Guest Post: Christmas Gift List #3 — From the Bookshelf of C.S. Lewis

1From the Bookshelf of C.S. Lewis —  A Third Hogwarts Professor Christmas Gift List for Serious Readers

By Chris C [Chris’ Christmas List #1 is here and List #2 here — and  we’ll post #4 after Thanksgiving!]

In 1963, a few days after C.S. Lewis had passed on (and according to one amateur historian, not long after the real Sixties got started with a literal bang), his literary executor named Walter Hooper returned to Lewis’s lifelong home known as the Kilns. When he arrived, he noticed smoke coming from the backyard. Hooper rounder the corner of the house, only to see the grounds and housekeeper Fred Paxford (the inspiration for Puddleglum from The Silver Chair) dutifully tossing most of Lewis’s letters along with volumes from his library into the oven of a backyard stove. The caretaker said he was just following orders on behalf of Warren Lewis (brother of C.S.) yet Hooper managed to convince Paxford to hand over what was left.

f38810022We may never know how much text or correspondence was rescued from that One thing is for certain, along with Hooper, the Marion E. Wade Center at Wheaton College has done a very admirable job of compiling a list of most (if perhaps not all) the books Lewis kept on his shelves. I got to tell ya, I’d really like to see the length of those shelves, because it looks like it would take the Babylonian Library to house all the books named on the list. That’s where my idea for this installment of the HogPro Christmas Gift List came from. What better holiday gift for Inklings fans than some recommended reading more or less endorsed by none other than C.S. Lewis himself!

In presenting this list of possible gifts to fans of Lewis, Tolkien, or Rowling, I’d ask that everybody pay extra-special attention, because in addition to listing a number of select volumes for your inspection and delight, I also thought it was important to highlight just how the chosen books in question can help shed a light or two on the thought behind the Narnian Don and the Writer of the Rings (and perhaps, maybe, Ms. Rowling as well).

Fiction for Seekers.

f38807014For most people this may seem unimportant, and yet I’d argue there is a value in having a list of Lewis’s reading material for several reasons. On the one hand, he has bequeathed to future generations a veritable storehouse of fiction both fantastic and forgotten for fans and the curious to rediscover at their leisure. For instance, there is The Works of H. Rider Haggard. He was a writer much admired equally by Tolkien and Lewis; so much to the point that each author had copies of both King Solomon’s Mines and She on their shelves.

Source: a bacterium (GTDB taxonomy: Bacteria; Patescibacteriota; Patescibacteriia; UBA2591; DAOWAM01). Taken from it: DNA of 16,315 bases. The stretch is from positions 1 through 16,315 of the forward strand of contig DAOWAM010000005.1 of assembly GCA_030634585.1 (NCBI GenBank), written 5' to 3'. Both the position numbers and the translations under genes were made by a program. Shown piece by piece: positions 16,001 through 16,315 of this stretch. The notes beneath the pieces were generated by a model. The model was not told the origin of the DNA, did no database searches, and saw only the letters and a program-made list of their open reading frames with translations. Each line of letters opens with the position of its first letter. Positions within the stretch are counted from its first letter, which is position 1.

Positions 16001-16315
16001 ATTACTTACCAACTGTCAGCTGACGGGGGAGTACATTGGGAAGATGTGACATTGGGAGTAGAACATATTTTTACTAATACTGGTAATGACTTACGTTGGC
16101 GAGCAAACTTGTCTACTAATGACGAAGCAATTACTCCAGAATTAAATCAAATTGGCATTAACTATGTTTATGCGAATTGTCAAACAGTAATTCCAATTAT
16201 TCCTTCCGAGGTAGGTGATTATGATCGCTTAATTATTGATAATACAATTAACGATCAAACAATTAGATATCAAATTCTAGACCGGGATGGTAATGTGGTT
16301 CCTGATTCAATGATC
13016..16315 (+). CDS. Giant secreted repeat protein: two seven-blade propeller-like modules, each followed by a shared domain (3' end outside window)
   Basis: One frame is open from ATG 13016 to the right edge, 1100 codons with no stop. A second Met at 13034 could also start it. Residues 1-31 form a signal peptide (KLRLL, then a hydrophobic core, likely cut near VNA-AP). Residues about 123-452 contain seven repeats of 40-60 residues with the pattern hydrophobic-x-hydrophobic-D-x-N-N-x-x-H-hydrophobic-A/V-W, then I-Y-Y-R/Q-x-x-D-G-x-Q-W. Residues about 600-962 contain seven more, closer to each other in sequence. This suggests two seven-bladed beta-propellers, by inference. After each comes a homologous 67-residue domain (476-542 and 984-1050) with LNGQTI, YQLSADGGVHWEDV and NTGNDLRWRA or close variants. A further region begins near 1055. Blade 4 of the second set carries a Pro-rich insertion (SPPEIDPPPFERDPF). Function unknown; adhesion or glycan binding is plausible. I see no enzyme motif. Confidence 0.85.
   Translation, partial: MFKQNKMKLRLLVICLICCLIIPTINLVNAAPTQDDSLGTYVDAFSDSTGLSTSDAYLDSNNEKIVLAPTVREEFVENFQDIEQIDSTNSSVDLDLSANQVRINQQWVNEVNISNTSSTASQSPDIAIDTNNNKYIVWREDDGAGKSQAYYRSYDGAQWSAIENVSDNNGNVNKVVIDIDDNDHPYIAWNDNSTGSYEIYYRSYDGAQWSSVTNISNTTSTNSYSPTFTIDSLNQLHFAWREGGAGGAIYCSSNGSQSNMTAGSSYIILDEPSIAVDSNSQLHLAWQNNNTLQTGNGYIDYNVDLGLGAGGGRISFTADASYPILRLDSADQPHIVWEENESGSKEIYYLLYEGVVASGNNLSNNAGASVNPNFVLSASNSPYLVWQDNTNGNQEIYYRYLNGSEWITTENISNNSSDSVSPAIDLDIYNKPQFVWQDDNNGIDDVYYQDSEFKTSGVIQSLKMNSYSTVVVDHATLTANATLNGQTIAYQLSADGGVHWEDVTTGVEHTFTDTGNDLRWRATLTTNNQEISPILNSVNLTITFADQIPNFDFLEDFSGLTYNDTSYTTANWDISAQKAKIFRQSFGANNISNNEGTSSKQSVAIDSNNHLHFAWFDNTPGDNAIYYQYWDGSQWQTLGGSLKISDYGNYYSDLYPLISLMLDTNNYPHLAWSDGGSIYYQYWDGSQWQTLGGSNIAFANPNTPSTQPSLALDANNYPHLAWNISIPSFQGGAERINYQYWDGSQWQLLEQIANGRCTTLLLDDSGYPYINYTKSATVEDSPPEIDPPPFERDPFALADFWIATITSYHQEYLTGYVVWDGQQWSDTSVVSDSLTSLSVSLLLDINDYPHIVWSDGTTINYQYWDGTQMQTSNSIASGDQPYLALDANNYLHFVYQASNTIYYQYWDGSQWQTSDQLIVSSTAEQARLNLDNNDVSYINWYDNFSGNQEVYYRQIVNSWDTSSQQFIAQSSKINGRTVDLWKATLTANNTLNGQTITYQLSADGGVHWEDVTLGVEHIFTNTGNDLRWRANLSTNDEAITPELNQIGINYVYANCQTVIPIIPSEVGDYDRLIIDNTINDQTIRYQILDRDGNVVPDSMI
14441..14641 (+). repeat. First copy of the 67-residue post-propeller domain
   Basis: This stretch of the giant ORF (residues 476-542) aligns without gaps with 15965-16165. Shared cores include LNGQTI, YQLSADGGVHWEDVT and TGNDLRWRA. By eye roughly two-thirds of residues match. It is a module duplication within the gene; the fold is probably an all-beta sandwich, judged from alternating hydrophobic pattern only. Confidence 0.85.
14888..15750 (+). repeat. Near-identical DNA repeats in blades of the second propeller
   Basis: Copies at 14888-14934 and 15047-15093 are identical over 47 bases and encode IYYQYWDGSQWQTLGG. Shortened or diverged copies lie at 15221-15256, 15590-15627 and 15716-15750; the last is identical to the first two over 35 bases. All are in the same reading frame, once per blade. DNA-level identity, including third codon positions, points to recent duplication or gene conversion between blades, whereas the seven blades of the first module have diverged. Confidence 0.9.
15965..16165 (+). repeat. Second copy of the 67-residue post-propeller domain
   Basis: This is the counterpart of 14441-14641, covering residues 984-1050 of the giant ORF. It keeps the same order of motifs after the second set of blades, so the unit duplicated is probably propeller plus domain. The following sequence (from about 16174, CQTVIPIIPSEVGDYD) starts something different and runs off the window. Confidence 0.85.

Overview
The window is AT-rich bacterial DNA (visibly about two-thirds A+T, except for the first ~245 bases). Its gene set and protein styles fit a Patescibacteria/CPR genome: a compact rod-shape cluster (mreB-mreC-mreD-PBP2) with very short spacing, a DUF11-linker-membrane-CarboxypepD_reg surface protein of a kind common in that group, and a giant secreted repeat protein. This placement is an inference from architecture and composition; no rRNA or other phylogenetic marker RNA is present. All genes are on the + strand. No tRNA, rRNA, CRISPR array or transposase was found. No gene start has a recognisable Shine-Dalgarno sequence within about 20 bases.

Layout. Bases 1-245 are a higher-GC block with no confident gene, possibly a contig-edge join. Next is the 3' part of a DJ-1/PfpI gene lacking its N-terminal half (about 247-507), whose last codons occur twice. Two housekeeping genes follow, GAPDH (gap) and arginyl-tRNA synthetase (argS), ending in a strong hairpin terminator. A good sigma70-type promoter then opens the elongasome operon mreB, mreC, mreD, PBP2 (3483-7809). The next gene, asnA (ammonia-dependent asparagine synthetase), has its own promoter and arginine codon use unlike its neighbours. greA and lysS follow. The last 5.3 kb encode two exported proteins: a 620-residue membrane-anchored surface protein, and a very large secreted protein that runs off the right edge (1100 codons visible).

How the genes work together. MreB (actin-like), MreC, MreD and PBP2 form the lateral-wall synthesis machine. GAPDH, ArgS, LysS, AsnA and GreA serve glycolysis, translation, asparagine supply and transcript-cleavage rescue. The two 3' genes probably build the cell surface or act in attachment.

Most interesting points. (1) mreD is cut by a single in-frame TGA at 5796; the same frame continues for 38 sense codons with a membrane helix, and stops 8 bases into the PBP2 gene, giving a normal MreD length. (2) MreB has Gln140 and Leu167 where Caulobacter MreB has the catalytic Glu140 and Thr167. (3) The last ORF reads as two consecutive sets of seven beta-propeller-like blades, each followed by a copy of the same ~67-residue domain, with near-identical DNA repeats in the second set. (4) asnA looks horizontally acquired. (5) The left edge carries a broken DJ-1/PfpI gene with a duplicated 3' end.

The best way to describe this writer who captivated and influenced the Oxford Group’s imaginations is to say that together with Rudyard Kipling (at least to an extent with the former), Haggard pioneered the kind of adventure yarn that Robert Louis Stevenson began, and that Edgar Rice Burroughs was later to make famous. All four authors have been eclipsed in various ways by the processes of history and the shortness of the modern memory. In fact, it could be argued that they were all overshadowed by the very writers they went onto inspire, including people like Rowling or Susanne Collins. Still, that’s no reason to leave them neglected on history’s dustbin. If you have the time, track down a copy of She, or Treasure Island, or any number of books by the four authors listed above.

Literary Criticism.

While you’re at it, be sure to try and hunt down any affordable used copy of Rider Haggard: His Life and Works by Morton M. Cohen. It’s a great read, and proves very insightful about the creative process. This isn’t so surprising when it’s remembered that Cohen wrote what many consider the definitive book on the author of Alice in Wonderland, with Lewis Carroll: A Biography.

Cohen’s Haggard biography in particular is a useful guide to the thought of the Inklings. The other Oxford Lewis once wrote a glowing review of Cohen’s exegetical tome (said review can now be found in either collection of essays, On Stories, or Image and Imagination), and his words on the subject and nature of writing in general are valuable by being particularly enlightening.

2For my part, what I find so valuable about Cohen’s Haggard biography aside from the light it sheds on the creative process is that it helps serve as a kind guiding marker (if that makes any sense) not so much in terms of what’s the best work of fiction ever, but more in terms of finding just the right vantage point that reaches a kind of level playing field between the literary and the popular novel. I know this won’t make much sense, but I’ve believed for a long time now that there had to be some way of being able to make authors like James Joyce shake hands with authors of popular works like Tolkien. The reason for this was not to pair each writer off against the other and decide who’s best, but precisely to show that they are on an equal footing, and that it is possible to discover what Joyce called the “litter-rare” even in a simple children’s book as it is to discover the simple pleasures of so-called “popular fiction” in works like The Cormoran Strike Mysteries.